Emu Proteus Master Performance System
Style In Control
Emu's eagerly awaited new keyboard has arrived! Martin Russ examines the Proteus Master Performance System and discovers that the good design extends far beyond the exterior...
Designing a hi-tech musical instrument can't be easy. Not only does it have to sound superb, be easy to use and be cheaper than the competition, but it also has to look good as well. 1U high rack units are obviously quite challenging, since you have very little to work on (and they all look the same anyway), but keyboard instruments have the added disadvantage of that huge plank-like set of black and white keys!
One manufacturer who consistently seems to get everything right is Emu Systems: the Proteus is an excellent example of how to make a rack unit look, sound and be exciting, whilst their latest product extends the Proteus into something which is rather more than just another keyboard sample player. The Proteus Master Performance System reverses the more usual order of product releases: usually a keyboard comes first, followed by the rack unit, but then Emu have done more than just add a keyboard to an expander...
I should stress that what I'm looking at here is a pre-release version of the Master Performance System (production units should be in the shops by the time you read this), so rather than concentrate on the fine detail of an unreleased instrument, I will try to focus on the important underlying principles of its design. A full review of a production model will follow next month.
The first MIDI instruments cautiously added the now ubiquitous three DIN sockets to their rear panels and waited to see what would happen. The draft MIDI Specification document from Sequential Circuits back in 1982 covers the concept of adding one or perhaps even two other instruments using MIDI, but very little else. Almost ten years later, MIDI has developed into a complex and coherent tool for controlling almost any piece of hi-tech audio equipment, and all sorts of new gadgets have entered popular usage, many of them dedicated to MIDI control in some form.
One idea which never took off in the way it should is the master keyboard — you replace all your keyboards with one central keyboard and use that to control everything else. Unfortunately, master keyboards which have no on-board sound generation facilities are difficult to sell when they cost almost the same as (or more than) keyboards with built-in sounds but no master control features. To make matters worse, why should any manufacturer add master keyboard control to a keyboard so that purchasers can then buy a competitor's products to add to it? As a result, amateur and semi-pro MIDI users tend to have one or more keyboards with very limited master control functions, and only serious professionals (or bands on tour) can afford master keyboards connected to expanders.
The Proteus Master Performance System changes all this. It takes the heart of the original Proteus 1 sample player, adds more user memories (Presets in Emu-speak), swaps the piano sample for a monoed Proformance piano, puts in high quality stereo digital effects (two sections with a total of 31 algorithms), adds a keyboard and provides a comprehensive set of master control facilities. It even has 'designer' styling! What this all means is that you get high quality sounds without tying up additional effects units, and a central controller for a complete MIDI system, all for the price of a much more mundane instrument.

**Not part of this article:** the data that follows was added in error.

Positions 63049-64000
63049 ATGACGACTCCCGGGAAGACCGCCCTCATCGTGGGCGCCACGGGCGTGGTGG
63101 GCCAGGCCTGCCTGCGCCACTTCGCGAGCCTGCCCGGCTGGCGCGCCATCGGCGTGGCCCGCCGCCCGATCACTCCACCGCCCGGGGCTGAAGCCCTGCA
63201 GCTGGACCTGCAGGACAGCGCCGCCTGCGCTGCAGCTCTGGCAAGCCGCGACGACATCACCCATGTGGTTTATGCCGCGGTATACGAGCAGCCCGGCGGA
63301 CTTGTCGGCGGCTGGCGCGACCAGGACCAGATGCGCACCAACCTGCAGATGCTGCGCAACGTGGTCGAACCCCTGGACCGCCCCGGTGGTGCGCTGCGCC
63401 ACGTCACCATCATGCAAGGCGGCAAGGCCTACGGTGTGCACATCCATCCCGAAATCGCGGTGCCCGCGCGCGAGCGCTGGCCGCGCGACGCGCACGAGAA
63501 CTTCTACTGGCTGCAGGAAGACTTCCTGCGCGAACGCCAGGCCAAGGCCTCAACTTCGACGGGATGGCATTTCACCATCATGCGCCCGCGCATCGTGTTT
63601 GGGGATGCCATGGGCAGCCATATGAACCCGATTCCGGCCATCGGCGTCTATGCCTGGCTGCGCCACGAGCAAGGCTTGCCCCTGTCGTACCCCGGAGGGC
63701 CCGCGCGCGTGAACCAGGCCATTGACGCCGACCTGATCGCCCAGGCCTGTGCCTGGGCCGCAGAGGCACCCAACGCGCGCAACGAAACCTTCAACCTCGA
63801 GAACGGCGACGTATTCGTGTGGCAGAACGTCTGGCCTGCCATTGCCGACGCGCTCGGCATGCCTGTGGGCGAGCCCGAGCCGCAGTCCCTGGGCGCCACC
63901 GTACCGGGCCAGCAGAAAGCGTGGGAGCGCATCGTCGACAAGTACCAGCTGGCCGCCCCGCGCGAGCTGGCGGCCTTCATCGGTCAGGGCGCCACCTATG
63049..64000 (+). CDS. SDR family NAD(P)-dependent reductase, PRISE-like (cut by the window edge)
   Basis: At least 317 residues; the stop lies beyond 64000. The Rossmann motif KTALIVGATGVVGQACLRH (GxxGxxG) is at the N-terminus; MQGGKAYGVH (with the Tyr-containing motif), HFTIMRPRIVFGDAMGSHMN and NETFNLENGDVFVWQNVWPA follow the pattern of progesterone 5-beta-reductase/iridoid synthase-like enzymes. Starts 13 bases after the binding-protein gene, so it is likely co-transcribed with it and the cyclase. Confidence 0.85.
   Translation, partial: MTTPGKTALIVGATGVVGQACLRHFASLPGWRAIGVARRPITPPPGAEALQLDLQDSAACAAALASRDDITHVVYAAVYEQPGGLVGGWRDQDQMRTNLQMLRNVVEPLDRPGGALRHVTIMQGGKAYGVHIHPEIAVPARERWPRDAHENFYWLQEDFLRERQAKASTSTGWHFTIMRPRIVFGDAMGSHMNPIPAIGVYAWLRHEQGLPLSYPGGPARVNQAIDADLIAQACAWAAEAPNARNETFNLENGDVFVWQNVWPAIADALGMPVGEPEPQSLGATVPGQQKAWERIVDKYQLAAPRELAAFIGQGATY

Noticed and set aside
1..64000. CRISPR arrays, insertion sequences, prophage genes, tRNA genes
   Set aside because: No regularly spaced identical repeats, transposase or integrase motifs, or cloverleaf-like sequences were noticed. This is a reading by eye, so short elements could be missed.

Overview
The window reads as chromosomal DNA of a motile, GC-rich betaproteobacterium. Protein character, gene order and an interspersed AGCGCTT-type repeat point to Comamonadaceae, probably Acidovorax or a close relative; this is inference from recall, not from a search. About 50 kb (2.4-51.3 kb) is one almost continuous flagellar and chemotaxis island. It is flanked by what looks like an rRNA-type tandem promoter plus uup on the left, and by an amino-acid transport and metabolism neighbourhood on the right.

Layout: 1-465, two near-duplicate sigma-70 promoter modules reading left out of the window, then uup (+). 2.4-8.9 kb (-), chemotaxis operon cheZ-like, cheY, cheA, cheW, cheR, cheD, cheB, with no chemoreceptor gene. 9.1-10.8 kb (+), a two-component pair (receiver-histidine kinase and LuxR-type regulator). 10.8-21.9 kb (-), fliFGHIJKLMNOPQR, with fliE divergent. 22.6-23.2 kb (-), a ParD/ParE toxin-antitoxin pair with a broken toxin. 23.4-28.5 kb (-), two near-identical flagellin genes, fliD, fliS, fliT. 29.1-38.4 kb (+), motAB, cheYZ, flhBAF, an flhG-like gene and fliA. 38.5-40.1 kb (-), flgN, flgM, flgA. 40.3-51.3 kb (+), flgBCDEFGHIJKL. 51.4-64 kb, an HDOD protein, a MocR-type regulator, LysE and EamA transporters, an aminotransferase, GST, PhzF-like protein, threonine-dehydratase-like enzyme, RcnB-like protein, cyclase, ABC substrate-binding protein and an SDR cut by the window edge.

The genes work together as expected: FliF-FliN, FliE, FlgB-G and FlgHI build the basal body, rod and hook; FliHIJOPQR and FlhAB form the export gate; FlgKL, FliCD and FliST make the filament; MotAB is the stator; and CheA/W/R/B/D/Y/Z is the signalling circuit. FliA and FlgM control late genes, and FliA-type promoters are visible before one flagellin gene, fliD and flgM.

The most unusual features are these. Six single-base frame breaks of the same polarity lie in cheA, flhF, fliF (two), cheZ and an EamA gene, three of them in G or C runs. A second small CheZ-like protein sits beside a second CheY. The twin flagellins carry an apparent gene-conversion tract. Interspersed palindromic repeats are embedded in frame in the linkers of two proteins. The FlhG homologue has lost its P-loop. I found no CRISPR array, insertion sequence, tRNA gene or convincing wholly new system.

The name says it all — Emu have designed the keyboard to perform as part of a complete MIDI system. At a minimum you could just add a sequencer, but the ultimate limits are at the sort of level you associate with large stage keyboard rigs.
Whilst the software inside one of today's instruments may change very late in the development process, and indeed during the production run, the exterior is fixed much earlier in the design. So what does the Proteus Master Performance System look like?
The black case has a sculptured matt plastic upper half and a folded metal lower half. The design of the top surface is neat, mostly symmetrical and very functional. Instead of the wedge shape used by almost all other manufacturers, Emu's designers have chosen to use a curved surface running across the whole width of the instrument. This splits the top into two parts, and the ribs in the rear half look very much like an all-black keyboard, mirroring the real keyboard round the front, which is an unweighted 5-octave velocity and channel pressure sensitive type with a light, springy feel. My fingers felt comfortable with it very quickly.
Centre stage on the top surface is taken up with the 2 row x 16 character green backlit LCD, with a rotary data wheel on the far right and volume slider on the far left. To the left of the keyboard are a centre-sprung pitch wheel and an assignable modulation wheel, and hidden on the metalwork beneath them is the stereo headphone socket. The purely decorative slots on the front panel of the Proteus always looked like they were intended for cards, but in the Master Performance System the memory card slot is real.
The LCD display splits the top surface into three sections. Nearest the front and conveniently just above the keyboard is a single horizontal row of buttons: there are 10 numeric buttons, the transpose and 'Quick Key' buttons, and the Performance and Multi select buttons. The buttons are blue soft rubber, with a light but positive click, and there are red LED indicators for those which are used to toggle between two states (transpose or multi, for example). To the left of the display there are two vertical rows for bank and edit selection. There are 100 ROM Presets, 100 RAM user Presets and presumably 100 card Presets (prototype instruments often have no manuals). The edit selection covers global functions with the Master button, performance aspects with the Performance button, and individual sounds with the Preset button. A Demo button provides a good illustration of the multi-timbral capabilities of the instrument.